Packer restructures gaming, media interests


SYDNEY -- James Packer has again restructured his gaming and media interests, announcing Tuesday that he is splitting his AUS$15 billion ($12.3 billion) company, Publishing and Broadcasting Ltd, into two separately listed gaming and media companies.

PBL's media interests will be housed in a new company called Consolidated Media Holdings, while the gambling businesses will de-merge into Crown Ltd.

At the same time, Packer is handing control of his media interests to his lieutenant, John Alexander, who becomes executive chairman of CMH. Packer becomes deputy chairman, while the roles are reversed on the Crown board.

As part of the restructure, PBL said it will look to sell off its film interests -- which include 50% of Australian exhibition and distribution company Hoyts and 25% of U.S. production shingle Regency Enterprises. Further details on that process were not available.

In a statement, Packer said it was time to "let these two businesses prosper in their own right."

"Investors will have the opportunity to invest in a strong and growing pure play media company and also in a world class gaming company," he said.

Added Alexander: "The restructure will offer shareholders a clear choice of investment, providing each business with improved flexibility, a clear mandate and improved cost of capital. It will also provide shareholders a more direct and efficient avenue to access our exciting investments in Foxtel and Fox Sports."

The move comes just six months after PBL spun off most of its media assets into new joint venture PBL Media with private equity investors CVC Asia Pacific. PBL raised AUS$3 billion ($2.46 billion) in gross cash from the deal.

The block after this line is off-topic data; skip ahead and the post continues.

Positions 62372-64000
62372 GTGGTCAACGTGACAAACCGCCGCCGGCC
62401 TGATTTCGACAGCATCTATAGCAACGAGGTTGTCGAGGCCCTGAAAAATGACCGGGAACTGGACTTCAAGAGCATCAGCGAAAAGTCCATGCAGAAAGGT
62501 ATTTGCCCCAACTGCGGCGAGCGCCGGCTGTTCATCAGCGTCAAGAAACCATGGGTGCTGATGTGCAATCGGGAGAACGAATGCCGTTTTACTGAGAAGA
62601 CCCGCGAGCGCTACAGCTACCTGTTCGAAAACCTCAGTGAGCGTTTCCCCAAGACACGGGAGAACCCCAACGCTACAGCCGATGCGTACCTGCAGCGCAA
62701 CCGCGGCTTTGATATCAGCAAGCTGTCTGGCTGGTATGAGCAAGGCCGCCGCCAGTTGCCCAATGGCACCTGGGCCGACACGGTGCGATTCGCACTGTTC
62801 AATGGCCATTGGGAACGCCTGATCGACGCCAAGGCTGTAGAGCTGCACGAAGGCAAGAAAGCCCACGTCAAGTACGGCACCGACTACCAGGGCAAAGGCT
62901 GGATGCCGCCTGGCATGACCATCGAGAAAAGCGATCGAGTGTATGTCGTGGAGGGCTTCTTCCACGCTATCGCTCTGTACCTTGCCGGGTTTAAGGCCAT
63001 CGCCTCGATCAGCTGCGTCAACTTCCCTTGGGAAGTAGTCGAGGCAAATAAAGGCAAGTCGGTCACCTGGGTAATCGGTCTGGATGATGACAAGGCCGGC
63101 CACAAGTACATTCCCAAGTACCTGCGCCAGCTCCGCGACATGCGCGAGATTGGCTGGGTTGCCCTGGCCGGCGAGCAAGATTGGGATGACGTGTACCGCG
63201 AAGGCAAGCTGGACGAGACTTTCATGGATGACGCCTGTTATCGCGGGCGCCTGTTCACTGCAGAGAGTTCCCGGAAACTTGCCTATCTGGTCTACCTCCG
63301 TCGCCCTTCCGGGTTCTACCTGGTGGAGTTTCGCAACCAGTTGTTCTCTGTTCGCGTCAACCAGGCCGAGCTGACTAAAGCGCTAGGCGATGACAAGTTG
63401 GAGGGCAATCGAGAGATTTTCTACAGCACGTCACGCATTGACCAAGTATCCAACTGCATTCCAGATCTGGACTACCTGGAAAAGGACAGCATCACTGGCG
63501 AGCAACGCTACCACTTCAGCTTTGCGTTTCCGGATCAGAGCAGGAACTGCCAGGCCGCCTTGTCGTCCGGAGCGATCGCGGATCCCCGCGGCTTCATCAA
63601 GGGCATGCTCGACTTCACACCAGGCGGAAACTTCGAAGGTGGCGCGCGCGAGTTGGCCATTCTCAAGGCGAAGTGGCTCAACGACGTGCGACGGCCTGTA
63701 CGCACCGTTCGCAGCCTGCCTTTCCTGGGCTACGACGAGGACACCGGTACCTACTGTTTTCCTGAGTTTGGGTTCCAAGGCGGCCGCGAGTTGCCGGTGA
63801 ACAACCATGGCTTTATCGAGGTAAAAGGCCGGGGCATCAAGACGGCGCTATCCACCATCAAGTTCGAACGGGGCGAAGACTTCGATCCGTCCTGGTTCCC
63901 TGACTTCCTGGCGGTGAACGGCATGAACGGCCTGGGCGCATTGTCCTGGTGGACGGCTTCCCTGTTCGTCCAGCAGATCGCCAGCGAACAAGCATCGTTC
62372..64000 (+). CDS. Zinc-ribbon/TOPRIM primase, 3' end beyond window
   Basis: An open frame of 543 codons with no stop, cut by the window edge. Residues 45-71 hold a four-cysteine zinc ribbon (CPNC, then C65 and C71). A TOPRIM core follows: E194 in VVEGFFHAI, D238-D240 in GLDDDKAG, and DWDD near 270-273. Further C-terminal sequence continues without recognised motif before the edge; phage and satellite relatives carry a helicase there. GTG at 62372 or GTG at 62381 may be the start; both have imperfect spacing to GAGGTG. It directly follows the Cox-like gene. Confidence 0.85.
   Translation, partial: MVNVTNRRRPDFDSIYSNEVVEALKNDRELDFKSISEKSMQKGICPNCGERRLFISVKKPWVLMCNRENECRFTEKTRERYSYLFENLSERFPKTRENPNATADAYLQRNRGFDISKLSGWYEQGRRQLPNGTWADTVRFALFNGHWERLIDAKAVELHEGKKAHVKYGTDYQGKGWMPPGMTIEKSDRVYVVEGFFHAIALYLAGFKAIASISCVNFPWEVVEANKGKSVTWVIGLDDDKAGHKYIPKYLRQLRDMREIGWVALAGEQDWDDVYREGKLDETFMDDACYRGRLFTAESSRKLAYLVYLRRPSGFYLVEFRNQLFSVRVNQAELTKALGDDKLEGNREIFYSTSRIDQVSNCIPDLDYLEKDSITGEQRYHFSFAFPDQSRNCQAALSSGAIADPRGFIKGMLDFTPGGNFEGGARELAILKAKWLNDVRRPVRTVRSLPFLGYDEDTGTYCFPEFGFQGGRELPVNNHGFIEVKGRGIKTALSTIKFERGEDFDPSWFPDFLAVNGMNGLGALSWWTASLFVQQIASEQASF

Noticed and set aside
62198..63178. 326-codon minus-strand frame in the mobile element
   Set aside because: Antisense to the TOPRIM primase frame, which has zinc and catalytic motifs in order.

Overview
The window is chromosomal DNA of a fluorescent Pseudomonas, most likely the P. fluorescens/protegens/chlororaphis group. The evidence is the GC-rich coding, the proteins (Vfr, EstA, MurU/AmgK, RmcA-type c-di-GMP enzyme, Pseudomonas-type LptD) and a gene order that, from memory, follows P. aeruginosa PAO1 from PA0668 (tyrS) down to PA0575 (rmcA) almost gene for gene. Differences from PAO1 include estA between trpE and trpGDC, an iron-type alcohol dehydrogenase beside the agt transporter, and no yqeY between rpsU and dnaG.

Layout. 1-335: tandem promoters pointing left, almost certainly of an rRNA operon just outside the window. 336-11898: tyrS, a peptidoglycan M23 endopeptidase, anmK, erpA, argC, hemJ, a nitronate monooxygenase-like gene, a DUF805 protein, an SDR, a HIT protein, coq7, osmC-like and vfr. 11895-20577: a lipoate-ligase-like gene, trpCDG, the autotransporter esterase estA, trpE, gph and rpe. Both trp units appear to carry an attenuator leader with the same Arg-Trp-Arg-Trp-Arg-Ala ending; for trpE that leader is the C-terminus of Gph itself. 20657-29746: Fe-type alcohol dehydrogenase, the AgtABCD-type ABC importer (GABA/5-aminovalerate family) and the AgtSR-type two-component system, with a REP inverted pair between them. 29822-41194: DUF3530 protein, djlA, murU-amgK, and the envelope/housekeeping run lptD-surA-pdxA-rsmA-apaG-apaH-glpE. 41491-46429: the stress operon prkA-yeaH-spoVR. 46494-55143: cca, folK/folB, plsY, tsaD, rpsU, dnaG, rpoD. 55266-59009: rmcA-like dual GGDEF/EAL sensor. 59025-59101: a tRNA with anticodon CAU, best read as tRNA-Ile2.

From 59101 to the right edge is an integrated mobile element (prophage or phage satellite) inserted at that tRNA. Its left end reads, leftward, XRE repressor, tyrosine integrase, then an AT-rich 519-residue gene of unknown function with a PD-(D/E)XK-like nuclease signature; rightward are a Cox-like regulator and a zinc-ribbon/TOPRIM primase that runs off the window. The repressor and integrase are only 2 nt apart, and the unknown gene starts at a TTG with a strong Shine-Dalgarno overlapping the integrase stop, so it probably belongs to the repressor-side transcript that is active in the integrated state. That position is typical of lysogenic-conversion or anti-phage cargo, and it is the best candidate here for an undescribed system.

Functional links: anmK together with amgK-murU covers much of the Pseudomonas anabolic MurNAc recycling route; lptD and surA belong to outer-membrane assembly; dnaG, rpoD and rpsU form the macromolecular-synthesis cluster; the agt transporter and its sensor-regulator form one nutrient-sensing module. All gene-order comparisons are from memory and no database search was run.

CMH's portfolio will include 50% of PBL Media, 25% of pay TV operator Foxtel, 50% of pay TV sports broadcaster Fox Sports, 27.1% of online jobs company Seek and 100% of Ticketek.

PBL Media includes 100% of ACP Magazines, the Nine TV network, 50% of ninemsn, 33% of Sky News and majority interests in the Web sites and

Some 65% of CMH's earnings will be generated from its "high-growth new media assets," Packer said.

PBL shares climbed AUS$1.26 ($1.03), or more than 6%, to AUS$21.99 ($18.03) on news of the deal.

Shaw Stockbroking media analyst Greg Fraser said that the separation has long been a favorite topic of analysts but that the timing has never suited PBL until now.

"With the sale of half of ACP Magazines and the Nine Network into the PBL Media joint venture, PBL was clearly signalling its intention to focus mainly on expanding its gaming assets globally," he noted. Fraser said that the separation now allows the market to more accurately value each business according to its industry.

Crown is expected to be in the top 50 listed companies on the Australian stock exchange, while Consolidated Media will be in the top 100.

The restructure will be put to shareholders for approval in August.

Shareholders will receive one share each in Crown and CMH, plus AUS$3.00 ($2.46) cash for each PBL share held, with approximately AUS$2 billion ($1.64 billion) returned to shareholders. Investors will hold the same number of shares in Crown and CMH after the plan is fully implemented.